It was a common observation among the gun enthusiasts like Ken who flocked to a Kansas City gun show on Saturday.
“You know who the world’s best gun salesman is, don’t you?” the Navy veteran of the Vietnam War asked as he carried around an old shotgun he had bought at the show.
It may have been the president’s recent executive actions requiring more gun sales to include background checks that drew people to the KCI Expo Center next to Kansas City International Airport, or maybe just a surge of post-holiday consumerism. But by every indication, the show was packing them in.
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With parking lots at capacity, cars and trucks lined the shoulders and medians of nearby streets. Lines to buy tickets snaked out of the lobby and into the frigid outdoors. Inside, people were shoulder to shoulder, navigating aisles of booths stocked with all sorts of armaments, ammunition and firearm paraphernalia.
“This is a very large crowd. This is a crowd we haven’t seen since Sandy Hook,” said one gun dealer, referring to the mass murder in 2012 of 26 children and adults at a Connecticut elementary school. That incident led to calls for stronger gun control measures. The dealer, who asked that his name not be used, was doing brisk business in handguns on Saturday.
“There’s fear, there’s definitely fear,” he said. Fear not just of crime, he said, but of the government and of attempts at “trying to take our guns away.”
That was a concern of Curt Cotton of the Heart of America Friends of NRA, a fundraising organization for the National Rifle Association, which had a booth selling raffle tickets for pistols, rifles and shotguns.
“Ultimately, (Obama’s) agenda is to disarm every American citizen,” he said. “It’s the agenda of the socialists, the leftists and the left wing of the Democratic Party.”
The president has insisted otherwise.
Currently, licensed dealers must run background checks on those to whom they sell guns. But private sellers don’t face that same requirement. Obama wants to narrow the regulations so more firearms sold at gun shows, flea markets or online must require background checks.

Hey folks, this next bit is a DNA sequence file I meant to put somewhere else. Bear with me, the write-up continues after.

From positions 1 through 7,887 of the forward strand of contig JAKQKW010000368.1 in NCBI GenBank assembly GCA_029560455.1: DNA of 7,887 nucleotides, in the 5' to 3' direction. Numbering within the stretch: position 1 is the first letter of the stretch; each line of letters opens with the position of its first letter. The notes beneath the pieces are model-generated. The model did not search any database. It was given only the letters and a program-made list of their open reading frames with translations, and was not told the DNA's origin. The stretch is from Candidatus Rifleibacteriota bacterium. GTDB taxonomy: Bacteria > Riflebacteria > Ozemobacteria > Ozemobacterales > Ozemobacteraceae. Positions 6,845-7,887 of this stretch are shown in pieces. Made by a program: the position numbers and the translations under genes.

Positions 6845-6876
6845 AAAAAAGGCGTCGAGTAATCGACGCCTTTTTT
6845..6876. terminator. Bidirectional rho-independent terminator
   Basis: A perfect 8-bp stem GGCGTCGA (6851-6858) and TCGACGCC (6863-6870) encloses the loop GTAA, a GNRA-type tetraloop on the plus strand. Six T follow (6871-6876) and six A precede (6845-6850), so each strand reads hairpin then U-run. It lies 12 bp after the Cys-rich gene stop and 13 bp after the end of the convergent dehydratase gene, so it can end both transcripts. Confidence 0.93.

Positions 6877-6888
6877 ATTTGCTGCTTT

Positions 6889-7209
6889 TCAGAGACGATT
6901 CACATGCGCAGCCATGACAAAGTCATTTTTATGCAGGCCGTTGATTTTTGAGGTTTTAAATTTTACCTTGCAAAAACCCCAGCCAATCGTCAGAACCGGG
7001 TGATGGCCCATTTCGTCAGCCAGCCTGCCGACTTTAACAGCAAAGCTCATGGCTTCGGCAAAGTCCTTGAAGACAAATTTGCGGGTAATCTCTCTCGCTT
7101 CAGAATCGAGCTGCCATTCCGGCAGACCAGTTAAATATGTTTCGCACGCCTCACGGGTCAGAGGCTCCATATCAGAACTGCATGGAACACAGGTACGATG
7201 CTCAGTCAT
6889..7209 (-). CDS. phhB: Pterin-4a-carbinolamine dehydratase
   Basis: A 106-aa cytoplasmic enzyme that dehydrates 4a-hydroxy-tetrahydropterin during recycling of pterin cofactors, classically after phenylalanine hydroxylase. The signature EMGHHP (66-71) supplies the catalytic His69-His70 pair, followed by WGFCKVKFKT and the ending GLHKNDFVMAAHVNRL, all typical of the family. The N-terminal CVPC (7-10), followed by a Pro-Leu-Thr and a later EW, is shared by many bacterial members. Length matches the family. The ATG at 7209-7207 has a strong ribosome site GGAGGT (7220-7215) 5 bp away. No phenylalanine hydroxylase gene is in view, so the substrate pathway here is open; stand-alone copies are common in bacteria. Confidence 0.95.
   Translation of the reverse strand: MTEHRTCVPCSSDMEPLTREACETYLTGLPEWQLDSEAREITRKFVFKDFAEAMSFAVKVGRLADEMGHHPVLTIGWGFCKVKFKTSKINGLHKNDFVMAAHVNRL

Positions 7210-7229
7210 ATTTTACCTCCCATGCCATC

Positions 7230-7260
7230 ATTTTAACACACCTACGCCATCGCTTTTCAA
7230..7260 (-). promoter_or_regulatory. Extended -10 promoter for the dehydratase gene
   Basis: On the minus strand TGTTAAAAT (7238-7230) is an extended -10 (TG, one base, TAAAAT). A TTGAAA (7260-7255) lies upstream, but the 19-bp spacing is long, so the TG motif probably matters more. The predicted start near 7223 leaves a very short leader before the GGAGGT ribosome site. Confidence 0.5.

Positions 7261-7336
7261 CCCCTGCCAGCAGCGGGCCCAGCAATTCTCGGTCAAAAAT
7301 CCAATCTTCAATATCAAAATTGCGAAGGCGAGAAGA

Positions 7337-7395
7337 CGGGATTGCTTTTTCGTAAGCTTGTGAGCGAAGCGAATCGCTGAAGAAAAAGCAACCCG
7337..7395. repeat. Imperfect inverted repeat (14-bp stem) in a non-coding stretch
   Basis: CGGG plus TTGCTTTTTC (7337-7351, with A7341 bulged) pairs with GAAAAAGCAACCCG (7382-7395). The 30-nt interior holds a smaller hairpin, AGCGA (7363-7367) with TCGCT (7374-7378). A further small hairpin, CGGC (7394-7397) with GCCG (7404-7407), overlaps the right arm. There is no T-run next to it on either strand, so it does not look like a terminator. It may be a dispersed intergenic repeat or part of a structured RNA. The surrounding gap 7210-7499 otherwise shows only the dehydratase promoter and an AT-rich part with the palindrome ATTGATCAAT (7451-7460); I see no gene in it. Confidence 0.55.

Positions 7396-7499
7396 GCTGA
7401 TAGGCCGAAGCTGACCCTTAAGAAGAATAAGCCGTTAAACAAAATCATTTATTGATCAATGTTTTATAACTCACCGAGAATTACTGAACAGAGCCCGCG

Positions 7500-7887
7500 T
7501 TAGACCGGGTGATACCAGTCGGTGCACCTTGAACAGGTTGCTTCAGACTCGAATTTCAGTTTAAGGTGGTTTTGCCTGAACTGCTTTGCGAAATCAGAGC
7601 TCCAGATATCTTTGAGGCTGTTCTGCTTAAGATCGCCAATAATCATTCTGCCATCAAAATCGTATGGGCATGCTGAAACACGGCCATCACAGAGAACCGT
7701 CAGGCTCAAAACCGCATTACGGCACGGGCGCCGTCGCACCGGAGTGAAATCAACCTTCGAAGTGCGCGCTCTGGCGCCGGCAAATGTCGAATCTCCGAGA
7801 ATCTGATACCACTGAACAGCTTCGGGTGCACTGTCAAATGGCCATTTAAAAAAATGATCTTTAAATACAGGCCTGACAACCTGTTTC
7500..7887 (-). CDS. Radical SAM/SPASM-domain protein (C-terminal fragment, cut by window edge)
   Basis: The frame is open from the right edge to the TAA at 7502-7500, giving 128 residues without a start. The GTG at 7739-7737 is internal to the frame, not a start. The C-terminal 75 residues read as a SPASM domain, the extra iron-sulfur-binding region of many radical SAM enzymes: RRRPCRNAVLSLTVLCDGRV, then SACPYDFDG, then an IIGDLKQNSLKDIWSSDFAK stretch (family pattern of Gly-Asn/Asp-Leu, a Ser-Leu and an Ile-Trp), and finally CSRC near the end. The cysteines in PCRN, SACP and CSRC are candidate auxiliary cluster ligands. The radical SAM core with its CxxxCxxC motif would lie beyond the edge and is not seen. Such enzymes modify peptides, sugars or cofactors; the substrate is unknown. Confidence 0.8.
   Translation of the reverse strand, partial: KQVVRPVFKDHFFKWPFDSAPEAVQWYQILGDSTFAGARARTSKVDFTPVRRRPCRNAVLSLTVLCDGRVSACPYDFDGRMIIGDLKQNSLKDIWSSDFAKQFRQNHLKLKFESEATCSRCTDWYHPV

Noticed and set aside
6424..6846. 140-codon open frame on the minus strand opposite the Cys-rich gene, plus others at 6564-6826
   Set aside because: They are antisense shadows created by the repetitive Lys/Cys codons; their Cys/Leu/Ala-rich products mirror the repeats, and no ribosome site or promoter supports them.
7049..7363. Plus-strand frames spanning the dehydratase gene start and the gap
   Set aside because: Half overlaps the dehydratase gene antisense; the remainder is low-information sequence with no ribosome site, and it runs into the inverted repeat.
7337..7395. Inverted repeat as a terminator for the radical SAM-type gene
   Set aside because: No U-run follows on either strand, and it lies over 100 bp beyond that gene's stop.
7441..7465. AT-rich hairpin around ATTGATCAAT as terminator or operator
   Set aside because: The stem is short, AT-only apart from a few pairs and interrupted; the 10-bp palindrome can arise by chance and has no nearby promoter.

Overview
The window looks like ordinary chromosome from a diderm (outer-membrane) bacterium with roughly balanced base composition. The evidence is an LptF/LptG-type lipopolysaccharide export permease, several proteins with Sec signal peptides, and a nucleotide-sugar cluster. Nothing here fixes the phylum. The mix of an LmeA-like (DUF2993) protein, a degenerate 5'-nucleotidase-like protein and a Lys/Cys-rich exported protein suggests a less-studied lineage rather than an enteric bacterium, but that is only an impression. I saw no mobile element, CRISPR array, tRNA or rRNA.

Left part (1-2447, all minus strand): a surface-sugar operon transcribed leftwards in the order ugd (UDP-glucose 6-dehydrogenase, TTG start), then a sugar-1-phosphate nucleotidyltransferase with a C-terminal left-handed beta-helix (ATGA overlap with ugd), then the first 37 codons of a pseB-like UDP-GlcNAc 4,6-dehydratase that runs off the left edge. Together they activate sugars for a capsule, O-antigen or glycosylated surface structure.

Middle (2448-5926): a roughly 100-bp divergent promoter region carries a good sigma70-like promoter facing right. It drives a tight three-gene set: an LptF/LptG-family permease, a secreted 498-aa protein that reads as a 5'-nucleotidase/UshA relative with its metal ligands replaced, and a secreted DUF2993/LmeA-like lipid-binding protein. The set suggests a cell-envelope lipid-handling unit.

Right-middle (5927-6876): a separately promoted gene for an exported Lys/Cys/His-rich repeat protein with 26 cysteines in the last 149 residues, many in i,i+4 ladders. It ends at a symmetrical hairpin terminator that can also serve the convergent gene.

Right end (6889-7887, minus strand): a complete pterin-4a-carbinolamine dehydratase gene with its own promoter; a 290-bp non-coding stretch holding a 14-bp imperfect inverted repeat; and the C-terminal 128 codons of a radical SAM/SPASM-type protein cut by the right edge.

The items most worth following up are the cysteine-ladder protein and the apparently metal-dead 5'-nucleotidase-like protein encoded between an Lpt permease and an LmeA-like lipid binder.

Rather than require more sellers of firearms to submit buyers to background checks, the government should be improving the database used for background checks to include violent felons whom states have left out, Cotton said. U.S. Attorney General Loretta Lynch recently sent states a letter emphasizing the importance of providing complete criminal histories.
Cotton was initiated into the world of firearms at an early age. He even carries on his cellphone a cherished black and white snapshot of himself as a little kid wearing a cowboy’s holster and a cap gun. Firearms scare people, he said, because they don’t understand them.
For now, Ken, the Vietnam veteran, plans to put his newly purchased shotgun in his safe, along with other firearms in his collection. He may decide to sell it later.
“Whether I buy or sell a gun is personal,” he said. “The law says I can sell guns (without background checks) as long as I’m not making a living off it.”
More likely, he’ll give the shotgun to his grandchildren.
“It’s short,” he said. “It’s for a child.”